Share this with family and friends

The History Of Gold Jewellery

If there is one thing in the world that signifies luxury, it’s gold. Gold in all its forms is the world’s most ubiquitous and historic symbol of wealth. For thousands of years, it has been moulded into coins, crowns, armour – and, of course, jewellery.

Learn all about the history of gold jewellery, from its humble beginnings in pre-history to its innovative use in modern antique jewellery, here.

Ancient gold jewellery

Whilst gold jewellery can be traced back to 4400 BC, it may have been crafted and worn much earlier. Ancient gold jewellery was discovered by archaeologists on a dig in modern day Bulgaria, where they found hundreds of gold jewellery pieces belonging to the Thracian era.

There were items of jewellery alongside other decorative adornments that indicated status and wealth. Not only this, but the jewellery also displayed an impressive working knowledge of goldsmithing.

The Thracians weren’t alone in mastering working with gold. By the time of the Ancient Egyptians, molten gold was already being poured into moulds in order to create objects – a casting process that we continue to perform today.

Why has gold been used for so long?

Gold, as we’ve already mentioned, is quite soft compared to other metals, which allows it to be shaped and moulded easier. Alongside this, gold is resistant to tarnishing and rusting, meaning that the warm yellow colour perceived when the jewellery was first created would last, essentially, forever.

For ancient civilisations, gold jewellery therefore represented a long-lasting permanence, something that could accompany kings and accomplished warriors into the afterlife.

Aside from this, gold was abundant in places like Egypt, therefore it was used for jewellery amongst many other things.

We explored Egyptian jewellery as a whole in another piece, which you can read here.

Gold jewellery as a cultural storyteller

From the filigree creations of the Etruscans in 6 BC Italy, to Late Bronze Age Ireland and Elizabethan England, gold jewellery has served not only as a decorative beauty but as a means of discovering what it was like to live in historical periods.

The Shannongrove Gorget (800-700 BC), for example, is a large, gold ceremonial collar found in Limerick, Ireland. The design of this collar suggests that a chain once allowed it to be worn as a necklace. As well as this, the disposal of the collar as part of a burial ritual hints at jewellery playing a huge role both in life and death.

Recent discoveries have only added to the allure of gold jewellery as a window to the past, particularly in the case of the Cheapside Hoard (1642-46). This was a collection of gold jewellery discovered by workmen in east London in 1912, and is the single greatest collection of Elizabethan and Stuart jewellery in the world.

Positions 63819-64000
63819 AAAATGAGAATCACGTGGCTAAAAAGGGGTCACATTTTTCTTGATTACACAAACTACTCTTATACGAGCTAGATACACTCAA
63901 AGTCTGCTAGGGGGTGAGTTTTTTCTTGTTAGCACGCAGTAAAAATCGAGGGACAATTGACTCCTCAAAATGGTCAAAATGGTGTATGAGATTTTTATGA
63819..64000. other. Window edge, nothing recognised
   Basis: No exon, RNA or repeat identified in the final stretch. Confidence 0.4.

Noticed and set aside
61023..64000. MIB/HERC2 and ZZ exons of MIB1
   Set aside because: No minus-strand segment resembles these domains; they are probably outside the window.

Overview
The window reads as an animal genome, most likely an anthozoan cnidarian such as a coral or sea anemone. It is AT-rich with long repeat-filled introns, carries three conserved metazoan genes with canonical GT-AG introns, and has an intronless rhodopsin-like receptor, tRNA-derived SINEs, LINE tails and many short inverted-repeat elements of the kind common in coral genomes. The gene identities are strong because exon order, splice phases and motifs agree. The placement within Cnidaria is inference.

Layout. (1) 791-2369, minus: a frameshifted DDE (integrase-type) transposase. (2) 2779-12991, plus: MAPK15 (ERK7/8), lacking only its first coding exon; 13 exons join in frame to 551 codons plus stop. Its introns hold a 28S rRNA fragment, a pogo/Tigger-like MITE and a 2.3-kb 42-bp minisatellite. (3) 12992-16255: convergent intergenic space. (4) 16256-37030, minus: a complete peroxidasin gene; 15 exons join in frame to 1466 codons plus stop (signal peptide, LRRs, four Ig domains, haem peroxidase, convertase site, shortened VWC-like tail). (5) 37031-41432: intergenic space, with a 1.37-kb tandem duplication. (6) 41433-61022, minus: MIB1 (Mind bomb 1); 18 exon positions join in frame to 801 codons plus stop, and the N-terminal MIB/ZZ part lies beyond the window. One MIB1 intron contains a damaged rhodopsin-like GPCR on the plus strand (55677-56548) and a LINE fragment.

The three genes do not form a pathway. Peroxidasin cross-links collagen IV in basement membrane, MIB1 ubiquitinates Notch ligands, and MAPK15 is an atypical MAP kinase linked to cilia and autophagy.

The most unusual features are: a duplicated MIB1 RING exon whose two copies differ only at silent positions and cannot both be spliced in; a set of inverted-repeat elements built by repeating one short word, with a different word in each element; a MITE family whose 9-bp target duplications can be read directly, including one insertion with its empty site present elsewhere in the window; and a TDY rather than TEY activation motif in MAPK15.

This collection tells a story not only of gold jewellery, but of trade routes from Asia, India and South America, to the wealthiest hands in Tudor England.

Innovation in gold jewellery

Alongside portraying what life may have been like many years ago, historical gold jewellery can also reveal the invention of certain techniques used to create the lavish pieces we find.

Chasing, granulation, filigree and repoussé are just some of the earliest techniques applied to gold. They created indents, three dimensional layers, structures and relief patterns within gold jewellery.

As far back as 2500 BC, gold jewellery featuring granulation – where the surface of gold jewellery is decorated with tiny spheres of gold – were crafted, found in the tombs of Mesopotamian royalty. These techniques have influenced jewellery design throughout the ages. The craftsmanship on these panther-shaped cufflinks would not have been possible without these early innovators.

Techniques used to create gold jewellery also vary based on the location. Central Italy, for example, has a long history of engraving techniques, including bullino. This uses a small tool to produce micro lines or dots for a satin line finish.

The Florentine finish, also, is a method of creating texture in the surface of gold jewellery, with a cross hatching pattern. This style is now synonymous with Italian fine jewellery house, Buccellati.

Different shades of gold

Gold is usually classified by carat weight, ranging from 8-24k. The addition of copper, silver and other base metals is what can allow for variation in both weight and colour.

More gold means a richer yellow tone, and also a softer final product. Jewellery from India, for example, is known for having a higher concentration of gold. This results in the bright yellow look and a softer feel, and makes it 24k in most cases.

In mid-19th century Imperial Russia, the iconic jeweller Peter Carl Fabergé created what he referred to as ‘Russian gold’ by adding copper. This is more commonly known nowadays as rose gold – as seen in this rose gold wedding band.

In the early 20th century, white metals such as nickel, silver and palladium were added to gold in the creation of white gold, as seen in this 18k white gold engagement ring. This was developed to circumvent the restrictions on platinum imposed during WWI, and is still a popular choice among contemporary jewellery designers.